Stephen Girard, the French-born Philadelphia shipping tycoon, was famous for his hard driving work ethic. He came to America as a teenager, an orphaned cabin boy from the city of Bordeaux, and quickly established himself as a merchant who sent his ships to China and the Caribbean. Along with John Jacob Astor of New York and Thomas Handasyd Perkins of Boston, he was active in the China trade, speculating in tea and opium. During the Yellow Fever Epidemic of 1794, he personally took care of the sick and dying at a private estate that he had transformed into a hospital. Proud of his adopted country, he named his sailing ships after French Enlightenment figures and ideals: Liberty, Montesquieu, Voltaire. He took over the First Bank of the United States after its charter expired. He immodestly named it the Bank of Stephen Girard, and as sole proprietor made millions lending funds to start up new businesses and to fund public improvements such as turnpikes and canals.
He could also avaricious and cruel. When his wife developed mental health problems in the 1780s, he committed her to the insane ward of the Pennsylvania Hospital and took up with a mistress.
He died in 1831, aged 81, with a fortune of $7.5 million (the modern equivalent of $105 billion) making him according to one calculation the fourth richest American in history, adjusted for percentage of national GDP. This places him behind only John D. Rockefeller (adjusted wealth $336 billion), Cornelius Vanderbilt ($185 billion), and John Jacob Astor ($100 billion).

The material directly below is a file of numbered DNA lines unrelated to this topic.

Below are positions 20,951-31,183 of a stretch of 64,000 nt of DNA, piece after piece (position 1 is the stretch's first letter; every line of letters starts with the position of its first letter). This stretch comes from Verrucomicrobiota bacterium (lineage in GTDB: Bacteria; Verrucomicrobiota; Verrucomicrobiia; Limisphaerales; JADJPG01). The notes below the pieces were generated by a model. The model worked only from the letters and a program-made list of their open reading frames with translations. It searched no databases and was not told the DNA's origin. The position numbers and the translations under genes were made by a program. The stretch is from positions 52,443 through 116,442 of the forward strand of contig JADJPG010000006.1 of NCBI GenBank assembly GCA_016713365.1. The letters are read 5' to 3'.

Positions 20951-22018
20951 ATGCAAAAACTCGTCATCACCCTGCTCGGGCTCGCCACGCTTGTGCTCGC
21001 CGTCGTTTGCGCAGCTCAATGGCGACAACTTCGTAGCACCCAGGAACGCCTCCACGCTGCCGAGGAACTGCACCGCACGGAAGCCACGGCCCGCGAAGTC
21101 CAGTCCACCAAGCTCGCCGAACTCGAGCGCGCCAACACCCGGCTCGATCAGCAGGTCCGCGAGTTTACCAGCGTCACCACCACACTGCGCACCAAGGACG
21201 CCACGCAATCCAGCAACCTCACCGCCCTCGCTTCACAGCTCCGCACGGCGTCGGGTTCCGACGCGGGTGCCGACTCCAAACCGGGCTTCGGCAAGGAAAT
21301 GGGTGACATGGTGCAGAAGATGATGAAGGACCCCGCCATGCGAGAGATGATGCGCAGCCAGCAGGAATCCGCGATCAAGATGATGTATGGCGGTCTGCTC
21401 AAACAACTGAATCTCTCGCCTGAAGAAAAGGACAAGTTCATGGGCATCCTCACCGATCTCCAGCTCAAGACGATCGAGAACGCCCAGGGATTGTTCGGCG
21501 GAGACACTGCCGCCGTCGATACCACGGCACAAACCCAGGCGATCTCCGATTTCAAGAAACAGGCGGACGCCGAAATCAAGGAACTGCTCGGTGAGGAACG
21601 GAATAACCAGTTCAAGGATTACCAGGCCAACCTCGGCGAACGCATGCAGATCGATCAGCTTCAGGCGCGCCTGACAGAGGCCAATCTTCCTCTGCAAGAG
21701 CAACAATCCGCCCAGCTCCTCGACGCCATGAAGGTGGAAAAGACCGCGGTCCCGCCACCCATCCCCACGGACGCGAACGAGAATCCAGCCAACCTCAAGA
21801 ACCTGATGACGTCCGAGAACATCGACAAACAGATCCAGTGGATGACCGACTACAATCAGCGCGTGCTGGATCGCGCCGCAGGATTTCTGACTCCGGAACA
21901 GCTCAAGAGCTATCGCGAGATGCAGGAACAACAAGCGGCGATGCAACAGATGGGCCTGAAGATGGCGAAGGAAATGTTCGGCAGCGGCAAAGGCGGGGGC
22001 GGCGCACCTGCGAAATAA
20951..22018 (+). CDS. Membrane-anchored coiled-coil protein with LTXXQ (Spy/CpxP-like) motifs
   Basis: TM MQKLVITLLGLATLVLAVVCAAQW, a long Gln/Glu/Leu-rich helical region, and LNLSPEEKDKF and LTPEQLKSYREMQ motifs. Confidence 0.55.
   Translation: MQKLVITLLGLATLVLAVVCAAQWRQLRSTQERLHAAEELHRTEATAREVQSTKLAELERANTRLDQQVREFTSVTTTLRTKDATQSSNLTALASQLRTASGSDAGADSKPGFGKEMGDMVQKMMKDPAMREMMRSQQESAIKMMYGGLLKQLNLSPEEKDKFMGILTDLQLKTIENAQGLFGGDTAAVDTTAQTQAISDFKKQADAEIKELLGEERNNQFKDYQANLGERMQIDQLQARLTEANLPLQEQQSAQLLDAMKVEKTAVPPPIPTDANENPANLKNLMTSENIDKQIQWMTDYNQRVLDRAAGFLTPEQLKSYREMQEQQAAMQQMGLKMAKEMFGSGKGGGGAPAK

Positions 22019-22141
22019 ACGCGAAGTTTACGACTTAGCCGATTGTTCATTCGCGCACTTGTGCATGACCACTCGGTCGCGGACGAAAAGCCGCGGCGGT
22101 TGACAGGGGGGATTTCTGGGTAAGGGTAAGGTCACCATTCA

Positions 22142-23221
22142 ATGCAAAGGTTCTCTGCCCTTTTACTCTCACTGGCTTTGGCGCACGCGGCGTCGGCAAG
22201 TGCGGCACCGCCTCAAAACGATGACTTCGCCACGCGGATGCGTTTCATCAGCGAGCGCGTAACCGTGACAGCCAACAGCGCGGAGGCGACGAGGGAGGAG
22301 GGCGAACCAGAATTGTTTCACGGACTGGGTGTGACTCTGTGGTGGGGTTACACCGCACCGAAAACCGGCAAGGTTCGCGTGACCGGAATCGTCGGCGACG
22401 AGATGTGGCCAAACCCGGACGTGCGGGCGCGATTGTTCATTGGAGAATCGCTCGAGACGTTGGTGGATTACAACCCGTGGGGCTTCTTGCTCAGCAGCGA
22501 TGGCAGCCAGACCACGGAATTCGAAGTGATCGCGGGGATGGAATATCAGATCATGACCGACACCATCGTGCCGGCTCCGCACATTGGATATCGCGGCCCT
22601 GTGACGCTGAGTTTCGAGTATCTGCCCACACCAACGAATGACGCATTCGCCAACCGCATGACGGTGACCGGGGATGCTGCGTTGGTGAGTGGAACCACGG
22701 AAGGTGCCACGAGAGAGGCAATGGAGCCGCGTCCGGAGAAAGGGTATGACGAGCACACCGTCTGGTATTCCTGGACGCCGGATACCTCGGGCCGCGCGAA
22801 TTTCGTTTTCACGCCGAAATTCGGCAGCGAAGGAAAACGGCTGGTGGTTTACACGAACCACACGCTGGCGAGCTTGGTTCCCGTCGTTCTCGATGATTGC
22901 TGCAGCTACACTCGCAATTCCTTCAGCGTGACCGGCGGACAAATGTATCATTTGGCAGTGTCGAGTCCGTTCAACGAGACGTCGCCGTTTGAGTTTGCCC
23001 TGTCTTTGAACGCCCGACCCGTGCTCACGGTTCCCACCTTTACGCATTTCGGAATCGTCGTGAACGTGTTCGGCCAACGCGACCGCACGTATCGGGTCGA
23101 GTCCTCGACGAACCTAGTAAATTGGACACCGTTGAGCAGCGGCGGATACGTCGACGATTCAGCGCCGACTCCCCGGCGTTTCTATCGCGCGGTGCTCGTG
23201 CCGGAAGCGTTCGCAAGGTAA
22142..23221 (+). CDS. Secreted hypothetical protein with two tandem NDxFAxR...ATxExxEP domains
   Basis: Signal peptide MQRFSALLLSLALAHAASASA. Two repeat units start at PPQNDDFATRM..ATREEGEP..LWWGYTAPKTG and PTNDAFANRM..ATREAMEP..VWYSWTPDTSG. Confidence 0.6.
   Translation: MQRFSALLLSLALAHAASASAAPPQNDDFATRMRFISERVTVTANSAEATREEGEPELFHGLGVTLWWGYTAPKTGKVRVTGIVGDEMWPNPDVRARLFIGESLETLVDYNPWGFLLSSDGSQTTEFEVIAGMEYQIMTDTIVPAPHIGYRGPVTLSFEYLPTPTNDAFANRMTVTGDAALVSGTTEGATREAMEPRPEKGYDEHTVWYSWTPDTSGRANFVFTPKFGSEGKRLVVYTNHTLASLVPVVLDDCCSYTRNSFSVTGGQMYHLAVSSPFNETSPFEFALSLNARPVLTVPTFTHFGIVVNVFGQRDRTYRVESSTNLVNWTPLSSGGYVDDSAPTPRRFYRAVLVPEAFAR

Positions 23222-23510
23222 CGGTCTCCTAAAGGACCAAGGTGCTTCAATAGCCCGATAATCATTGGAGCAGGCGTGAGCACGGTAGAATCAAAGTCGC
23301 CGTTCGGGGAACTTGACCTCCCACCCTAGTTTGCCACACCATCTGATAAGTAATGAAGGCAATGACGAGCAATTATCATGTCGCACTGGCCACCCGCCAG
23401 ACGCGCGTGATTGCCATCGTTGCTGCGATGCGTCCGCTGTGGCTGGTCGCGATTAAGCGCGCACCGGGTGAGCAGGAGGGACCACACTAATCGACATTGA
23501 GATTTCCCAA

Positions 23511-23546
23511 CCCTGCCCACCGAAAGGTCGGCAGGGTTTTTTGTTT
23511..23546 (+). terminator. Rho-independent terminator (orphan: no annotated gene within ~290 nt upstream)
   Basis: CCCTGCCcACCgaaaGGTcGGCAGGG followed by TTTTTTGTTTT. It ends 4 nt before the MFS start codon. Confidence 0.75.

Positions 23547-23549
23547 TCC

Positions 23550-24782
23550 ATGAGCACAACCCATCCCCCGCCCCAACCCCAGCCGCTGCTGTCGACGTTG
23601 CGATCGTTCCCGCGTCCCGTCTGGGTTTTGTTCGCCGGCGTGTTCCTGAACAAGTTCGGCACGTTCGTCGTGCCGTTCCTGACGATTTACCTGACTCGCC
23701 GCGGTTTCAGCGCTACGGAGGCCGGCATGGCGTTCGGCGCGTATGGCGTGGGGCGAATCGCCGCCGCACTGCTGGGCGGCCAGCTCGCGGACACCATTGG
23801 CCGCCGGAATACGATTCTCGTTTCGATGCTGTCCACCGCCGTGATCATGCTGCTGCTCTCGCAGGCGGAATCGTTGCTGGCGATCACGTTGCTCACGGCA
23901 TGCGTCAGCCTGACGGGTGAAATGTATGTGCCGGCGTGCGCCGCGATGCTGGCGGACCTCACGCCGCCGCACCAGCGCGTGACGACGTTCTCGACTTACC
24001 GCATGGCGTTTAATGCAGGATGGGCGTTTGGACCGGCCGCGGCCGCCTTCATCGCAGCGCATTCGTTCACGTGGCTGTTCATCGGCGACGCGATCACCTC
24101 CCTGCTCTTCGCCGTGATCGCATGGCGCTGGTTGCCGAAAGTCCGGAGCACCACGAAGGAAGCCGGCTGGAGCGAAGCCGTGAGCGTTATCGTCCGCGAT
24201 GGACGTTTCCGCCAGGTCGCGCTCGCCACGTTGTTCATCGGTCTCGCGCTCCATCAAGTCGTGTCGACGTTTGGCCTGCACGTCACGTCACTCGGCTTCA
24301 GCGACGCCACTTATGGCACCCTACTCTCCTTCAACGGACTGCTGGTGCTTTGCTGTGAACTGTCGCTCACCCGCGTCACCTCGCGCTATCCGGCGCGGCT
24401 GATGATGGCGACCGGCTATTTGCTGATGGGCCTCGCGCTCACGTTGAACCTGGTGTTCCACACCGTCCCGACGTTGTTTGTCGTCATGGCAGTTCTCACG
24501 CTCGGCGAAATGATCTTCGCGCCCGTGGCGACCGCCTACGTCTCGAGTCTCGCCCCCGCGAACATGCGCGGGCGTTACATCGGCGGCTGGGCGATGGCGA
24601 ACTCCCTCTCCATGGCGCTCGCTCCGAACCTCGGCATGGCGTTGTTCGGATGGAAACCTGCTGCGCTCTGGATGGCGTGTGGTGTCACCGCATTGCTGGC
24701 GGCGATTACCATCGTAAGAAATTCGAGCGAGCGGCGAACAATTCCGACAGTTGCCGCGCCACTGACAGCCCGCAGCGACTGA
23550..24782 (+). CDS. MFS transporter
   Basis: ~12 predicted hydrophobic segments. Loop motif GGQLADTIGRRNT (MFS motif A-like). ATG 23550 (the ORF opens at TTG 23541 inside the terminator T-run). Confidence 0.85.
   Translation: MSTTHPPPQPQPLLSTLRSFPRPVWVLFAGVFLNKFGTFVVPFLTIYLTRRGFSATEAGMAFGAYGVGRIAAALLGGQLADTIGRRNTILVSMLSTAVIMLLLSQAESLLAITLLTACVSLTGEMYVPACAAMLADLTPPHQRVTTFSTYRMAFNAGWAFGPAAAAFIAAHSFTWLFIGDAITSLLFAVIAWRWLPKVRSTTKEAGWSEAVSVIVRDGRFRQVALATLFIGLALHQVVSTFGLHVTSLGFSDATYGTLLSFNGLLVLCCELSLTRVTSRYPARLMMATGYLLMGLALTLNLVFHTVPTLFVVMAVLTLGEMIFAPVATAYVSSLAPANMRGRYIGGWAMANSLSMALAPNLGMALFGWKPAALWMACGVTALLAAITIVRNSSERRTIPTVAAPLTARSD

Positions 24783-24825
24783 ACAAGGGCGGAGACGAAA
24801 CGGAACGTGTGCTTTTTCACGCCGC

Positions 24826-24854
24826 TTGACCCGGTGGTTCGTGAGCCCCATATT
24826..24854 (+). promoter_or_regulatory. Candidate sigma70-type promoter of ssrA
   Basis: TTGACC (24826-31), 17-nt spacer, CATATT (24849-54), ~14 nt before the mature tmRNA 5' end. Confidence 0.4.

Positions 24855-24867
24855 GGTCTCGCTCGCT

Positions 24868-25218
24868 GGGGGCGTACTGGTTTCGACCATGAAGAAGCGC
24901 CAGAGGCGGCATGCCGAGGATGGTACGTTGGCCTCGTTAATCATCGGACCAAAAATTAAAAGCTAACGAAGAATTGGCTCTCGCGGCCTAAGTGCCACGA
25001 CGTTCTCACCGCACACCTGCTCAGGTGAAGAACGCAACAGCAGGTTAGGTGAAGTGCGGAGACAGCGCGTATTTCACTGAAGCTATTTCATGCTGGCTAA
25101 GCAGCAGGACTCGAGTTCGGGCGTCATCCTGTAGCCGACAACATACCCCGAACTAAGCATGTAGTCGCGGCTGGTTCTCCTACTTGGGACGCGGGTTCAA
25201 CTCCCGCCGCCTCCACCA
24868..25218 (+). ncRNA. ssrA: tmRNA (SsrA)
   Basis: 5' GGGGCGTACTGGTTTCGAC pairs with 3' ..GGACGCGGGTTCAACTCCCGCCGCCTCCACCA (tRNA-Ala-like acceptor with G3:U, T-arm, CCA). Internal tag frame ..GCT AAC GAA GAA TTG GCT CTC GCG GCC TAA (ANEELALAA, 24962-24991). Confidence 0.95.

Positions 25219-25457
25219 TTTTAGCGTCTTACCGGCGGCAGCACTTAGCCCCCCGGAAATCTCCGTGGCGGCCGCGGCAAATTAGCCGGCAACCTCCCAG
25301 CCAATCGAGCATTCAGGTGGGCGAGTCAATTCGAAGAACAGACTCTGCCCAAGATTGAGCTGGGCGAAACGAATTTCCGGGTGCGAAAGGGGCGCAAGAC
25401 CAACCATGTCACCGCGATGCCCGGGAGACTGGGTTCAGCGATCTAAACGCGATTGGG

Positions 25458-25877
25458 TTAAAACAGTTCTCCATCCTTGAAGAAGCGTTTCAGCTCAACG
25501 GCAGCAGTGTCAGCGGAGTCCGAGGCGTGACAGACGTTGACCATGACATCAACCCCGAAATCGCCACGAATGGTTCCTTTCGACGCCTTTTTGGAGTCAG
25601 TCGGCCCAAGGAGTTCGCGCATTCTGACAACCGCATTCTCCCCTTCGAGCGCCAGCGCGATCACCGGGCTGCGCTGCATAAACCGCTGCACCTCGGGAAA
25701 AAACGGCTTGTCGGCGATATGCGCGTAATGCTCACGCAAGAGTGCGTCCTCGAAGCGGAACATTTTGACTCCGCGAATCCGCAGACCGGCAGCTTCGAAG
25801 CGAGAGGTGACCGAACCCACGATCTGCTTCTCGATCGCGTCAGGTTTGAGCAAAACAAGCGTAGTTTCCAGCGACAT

Yet Girard left no direct or legitimate heirs. He gave virtually all of his massive fortune to the city of Philadelphia. His hotly-contested will’s most famous provision was the establishment of a charity school for “white, male orphans” that would become Girard College. The estate also controlled vast swaths of land in Philadelphia and its suburbs. Among them was a place very dear to Girard’s heart: Gentilhommiere (“A Gentleman’s Home”), a summer retreat he built in the village of Passyunk.
Unlike Germantown, where wealthy Philadelphians such as the Chews built grand summer retreats, Passyunk never became a fashionable summer retreat for the city’s elite. The land was flat and marshy. The Schuylkill River snaked lazily southward in the distance. Although similar in style to Benjamin Chew’s Cliveden, Gentilhommiere is hardly baronial in scale. It is low-slung and sparsely ornamented, more a predecessor to the Adirondack camps than the chateaux of Newport. Girard could have easily afforded a grander place — the Hare’s Powelton mansion in West Philadelphia and Biddle’s Andalusia on the Delaware rivaled the finest English country homes — but he set an early example of reverse snobbery. Never much of a social animal, the one-eyed old salt enjoyed time away from the cares of commerce, in the company of his mistress and a few close friends.